Of the five men featured in this article, Grunfeld is the safest. The Wizards are actually winning games, and they've risen to the No. 5 seed in the Eastern Conference, even if a double-overtime loss to the short-handed Spurs pushed them back down to .500. 

    But the gap between them and the lottery isn't too significant, and it's of paramount importance that they stay out of that portion of the standings. 

John Hammond, Milwaukee Bucks

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    Mary Langenfeld-USA TODAY Sports

    ESPN's Chad Ford (subscription required) has been running what he calls "Tank Rank" throughout the season. It's a set of inverse power rankings, where the team at the top is the one doing the best in the pursuit of the 2014 NBA draft's No. 1 pick. 

    In the most recent edition, published on Feb. 3, the Milwaukee Bucks held down the top spot. And it wasn't the first time they found themselves in such a position. 

    No team in the Association has been less successful at winning games, as Milwaukee is the lone squad waiting for a victorious outing to push them into double digits. A 9-40 record isn't just bad; it's awful. 

    However, the problem is the Bucks' mentality. 

    There was no intent of tanking heading into the 2013-14 campaign. Instead, John Hammond seemed perfectly content to remain mired in mid-level mediocrity, making moves that would allow his team to fight for one of the final spots in the Eastern Conference's playoff picture.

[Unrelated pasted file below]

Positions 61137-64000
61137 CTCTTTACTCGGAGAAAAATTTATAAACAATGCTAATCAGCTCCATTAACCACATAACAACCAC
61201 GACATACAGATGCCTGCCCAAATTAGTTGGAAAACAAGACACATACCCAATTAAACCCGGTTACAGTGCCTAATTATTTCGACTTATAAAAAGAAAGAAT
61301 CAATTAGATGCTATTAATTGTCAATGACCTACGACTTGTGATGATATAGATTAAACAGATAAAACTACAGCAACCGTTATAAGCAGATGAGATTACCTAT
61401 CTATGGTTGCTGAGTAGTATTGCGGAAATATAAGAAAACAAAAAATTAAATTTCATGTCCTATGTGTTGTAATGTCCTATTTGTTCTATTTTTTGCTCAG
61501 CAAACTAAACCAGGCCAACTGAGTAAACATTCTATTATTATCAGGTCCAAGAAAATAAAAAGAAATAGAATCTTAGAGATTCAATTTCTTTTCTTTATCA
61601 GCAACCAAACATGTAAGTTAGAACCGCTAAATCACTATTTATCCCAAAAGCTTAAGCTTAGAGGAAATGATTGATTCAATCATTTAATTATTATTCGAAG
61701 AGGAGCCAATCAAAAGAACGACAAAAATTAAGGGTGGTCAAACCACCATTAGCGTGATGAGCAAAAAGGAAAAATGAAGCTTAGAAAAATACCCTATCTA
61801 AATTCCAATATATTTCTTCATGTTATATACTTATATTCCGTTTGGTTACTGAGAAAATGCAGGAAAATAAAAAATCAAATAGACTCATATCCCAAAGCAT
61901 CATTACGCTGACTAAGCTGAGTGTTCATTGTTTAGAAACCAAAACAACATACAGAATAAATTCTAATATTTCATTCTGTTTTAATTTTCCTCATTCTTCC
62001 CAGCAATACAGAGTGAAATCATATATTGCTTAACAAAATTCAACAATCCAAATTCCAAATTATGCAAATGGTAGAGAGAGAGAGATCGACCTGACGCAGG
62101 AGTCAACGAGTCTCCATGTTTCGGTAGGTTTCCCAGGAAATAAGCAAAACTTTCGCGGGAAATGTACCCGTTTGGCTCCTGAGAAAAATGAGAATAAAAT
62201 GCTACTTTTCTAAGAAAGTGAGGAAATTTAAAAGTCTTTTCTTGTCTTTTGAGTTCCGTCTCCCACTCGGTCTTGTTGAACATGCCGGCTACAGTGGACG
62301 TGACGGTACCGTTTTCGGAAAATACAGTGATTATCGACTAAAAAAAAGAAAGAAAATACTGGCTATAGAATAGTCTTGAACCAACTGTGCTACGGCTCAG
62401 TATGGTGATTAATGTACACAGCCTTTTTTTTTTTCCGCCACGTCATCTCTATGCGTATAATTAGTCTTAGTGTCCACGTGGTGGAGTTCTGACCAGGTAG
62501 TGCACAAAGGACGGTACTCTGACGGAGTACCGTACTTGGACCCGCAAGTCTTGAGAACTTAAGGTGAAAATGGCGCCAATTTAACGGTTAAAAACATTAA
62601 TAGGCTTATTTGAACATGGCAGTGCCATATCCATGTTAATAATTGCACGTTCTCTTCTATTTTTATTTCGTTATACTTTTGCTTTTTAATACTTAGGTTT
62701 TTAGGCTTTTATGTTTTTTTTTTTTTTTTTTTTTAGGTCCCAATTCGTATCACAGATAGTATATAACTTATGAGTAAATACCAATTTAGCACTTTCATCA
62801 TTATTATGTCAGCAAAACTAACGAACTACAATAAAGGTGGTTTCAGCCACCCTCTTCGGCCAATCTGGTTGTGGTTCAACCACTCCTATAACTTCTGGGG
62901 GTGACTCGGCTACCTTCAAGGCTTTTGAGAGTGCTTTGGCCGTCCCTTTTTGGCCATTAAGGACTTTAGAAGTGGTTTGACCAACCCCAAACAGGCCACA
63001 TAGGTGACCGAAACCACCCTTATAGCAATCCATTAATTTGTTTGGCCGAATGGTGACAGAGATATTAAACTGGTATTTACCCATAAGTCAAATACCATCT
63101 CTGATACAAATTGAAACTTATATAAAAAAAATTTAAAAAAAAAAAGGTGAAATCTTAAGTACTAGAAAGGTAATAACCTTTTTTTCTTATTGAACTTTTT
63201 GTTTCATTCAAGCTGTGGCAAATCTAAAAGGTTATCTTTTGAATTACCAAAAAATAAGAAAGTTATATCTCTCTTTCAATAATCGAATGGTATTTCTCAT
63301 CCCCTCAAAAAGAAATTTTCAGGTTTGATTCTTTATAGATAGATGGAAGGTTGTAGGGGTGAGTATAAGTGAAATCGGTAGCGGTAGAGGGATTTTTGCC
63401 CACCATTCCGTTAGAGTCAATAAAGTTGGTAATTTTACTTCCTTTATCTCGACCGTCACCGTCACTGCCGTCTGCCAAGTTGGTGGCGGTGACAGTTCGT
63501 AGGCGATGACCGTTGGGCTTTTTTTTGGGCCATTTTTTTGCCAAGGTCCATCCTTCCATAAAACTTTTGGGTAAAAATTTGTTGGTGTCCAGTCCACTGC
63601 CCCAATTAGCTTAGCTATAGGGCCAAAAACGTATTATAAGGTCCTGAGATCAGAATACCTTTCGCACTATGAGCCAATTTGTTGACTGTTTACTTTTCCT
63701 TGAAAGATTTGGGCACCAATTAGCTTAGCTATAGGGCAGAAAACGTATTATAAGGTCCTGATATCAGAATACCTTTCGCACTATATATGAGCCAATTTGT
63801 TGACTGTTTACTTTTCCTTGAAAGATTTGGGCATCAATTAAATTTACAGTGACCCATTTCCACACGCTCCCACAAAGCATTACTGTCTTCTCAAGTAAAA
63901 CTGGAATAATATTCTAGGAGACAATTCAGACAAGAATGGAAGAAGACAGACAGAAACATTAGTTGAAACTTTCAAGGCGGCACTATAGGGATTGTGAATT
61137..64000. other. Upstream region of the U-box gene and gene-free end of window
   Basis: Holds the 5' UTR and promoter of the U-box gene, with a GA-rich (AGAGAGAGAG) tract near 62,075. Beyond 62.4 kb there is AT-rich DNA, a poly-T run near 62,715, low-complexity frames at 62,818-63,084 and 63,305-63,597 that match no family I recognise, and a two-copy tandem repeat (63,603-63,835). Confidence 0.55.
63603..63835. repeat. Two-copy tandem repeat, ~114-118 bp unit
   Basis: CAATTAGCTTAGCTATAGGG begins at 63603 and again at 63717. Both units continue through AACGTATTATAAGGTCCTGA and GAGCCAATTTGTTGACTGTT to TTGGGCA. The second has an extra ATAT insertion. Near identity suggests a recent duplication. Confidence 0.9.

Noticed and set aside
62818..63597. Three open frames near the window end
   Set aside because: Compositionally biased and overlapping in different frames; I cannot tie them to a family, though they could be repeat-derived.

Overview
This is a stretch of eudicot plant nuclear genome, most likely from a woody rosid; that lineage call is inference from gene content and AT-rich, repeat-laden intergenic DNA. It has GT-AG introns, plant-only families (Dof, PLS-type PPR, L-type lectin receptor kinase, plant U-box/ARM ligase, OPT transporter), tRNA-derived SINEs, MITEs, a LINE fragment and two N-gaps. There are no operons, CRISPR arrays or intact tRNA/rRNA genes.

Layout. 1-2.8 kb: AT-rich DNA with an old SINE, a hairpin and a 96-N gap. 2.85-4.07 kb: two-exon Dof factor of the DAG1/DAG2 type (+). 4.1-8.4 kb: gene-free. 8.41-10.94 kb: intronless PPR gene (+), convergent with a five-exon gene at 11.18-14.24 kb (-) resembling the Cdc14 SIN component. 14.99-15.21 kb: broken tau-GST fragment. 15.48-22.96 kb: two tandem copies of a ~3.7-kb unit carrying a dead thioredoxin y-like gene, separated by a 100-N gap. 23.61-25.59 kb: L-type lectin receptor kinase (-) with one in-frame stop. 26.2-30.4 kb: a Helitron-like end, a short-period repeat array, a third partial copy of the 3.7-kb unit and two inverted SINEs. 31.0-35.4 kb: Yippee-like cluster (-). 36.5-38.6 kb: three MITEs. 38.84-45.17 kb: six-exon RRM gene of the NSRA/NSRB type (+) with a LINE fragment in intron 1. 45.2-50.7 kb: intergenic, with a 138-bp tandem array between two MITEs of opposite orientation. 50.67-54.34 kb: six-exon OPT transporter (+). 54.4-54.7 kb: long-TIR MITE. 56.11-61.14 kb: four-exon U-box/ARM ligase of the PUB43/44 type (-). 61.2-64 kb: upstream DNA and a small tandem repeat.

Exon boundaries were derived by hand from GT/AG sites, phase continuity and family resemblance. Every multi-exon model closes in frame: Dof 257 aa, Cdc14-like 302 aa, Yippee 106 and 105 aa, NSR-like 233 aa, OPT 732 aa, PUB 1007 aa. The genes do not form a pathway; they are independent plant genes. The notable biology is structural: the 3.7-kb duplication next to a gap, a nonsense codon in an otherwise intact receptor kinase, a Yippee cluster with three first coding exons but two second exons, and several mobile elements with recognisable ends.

How else do you explain signing O.J. Mayo? How else do you make sense of adding veterans like Luke Ridnour, Caron Butler and Carlos Delfino, knowing full well they'd play big roles at the expense of the young players who need developing? 

    The Bucks were actually trying to stay competitive, and they're failing at their goal. 

    CBS Sports' Matt Moore summed up their offseason thusly: 

    They mostly get a D for not having a vision. They don't seem to know where they're going or what they're doing, outside of praying for an "Angels in the Outfield" type situation. They don't have a star or a real core of players, but they added a bunch of window dressing veterans. They won't be as much of an issue in the locker room, but will they be better on the court? There are ways they can, but the overall impression is that they got worse without shedding money, and opted for prolonged mediocrisanity than crazed tank warfare.

    The Bucks, as always, are trying to have it all and wind up having very little.

    "Very little" is putting it kindly. 

    The Bucks aren't one of those tanking teams that appear poised to turn things around immediately. They're not like the Philadelphia 76ers, Boston Celtics, Orlando Magic or Utah Jazz. 

    Unless you really like second-round picks, there's not much to get excited about—other than Giannis Antetokounmpo, of course.

Steve Mills, New York Knicks

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    Joe Camporeale-USA TODAY Sports

    Steve Mills is in charge of running things for the New York Knicks. 

    Doesn't that say it all? 

    We're talking about the league's most unpredictable owner (James Dolan), one who could make any sort of decision for his organization during a losing season. If he fired Glen Grunwald after the previous GM put together a roster capable of winning 54 games and a playoff series, what's he going to do now? 

    The Knicks are drawing closer to a postseason berth, but they're still only 19-30. They would need to follow up the current three-game skid with an 11-game stretch of undefeated basketball just to reach .500. 

    Even the Washington Wizards are laughing at that. 

    The 2013-14 campaign has been an unmitigated disaster, even though Carmelo Anthony is playing fantastic basketball. The pieces in place don't work, Mike Woodson is a lame duck of a head coach and the losses just keep piling up. 

    It's not Mills' fault, but that doesn't really matter. He didn't put the roster together, but again, that doesn't really matter. 

    We're talking about the Knicks, after all.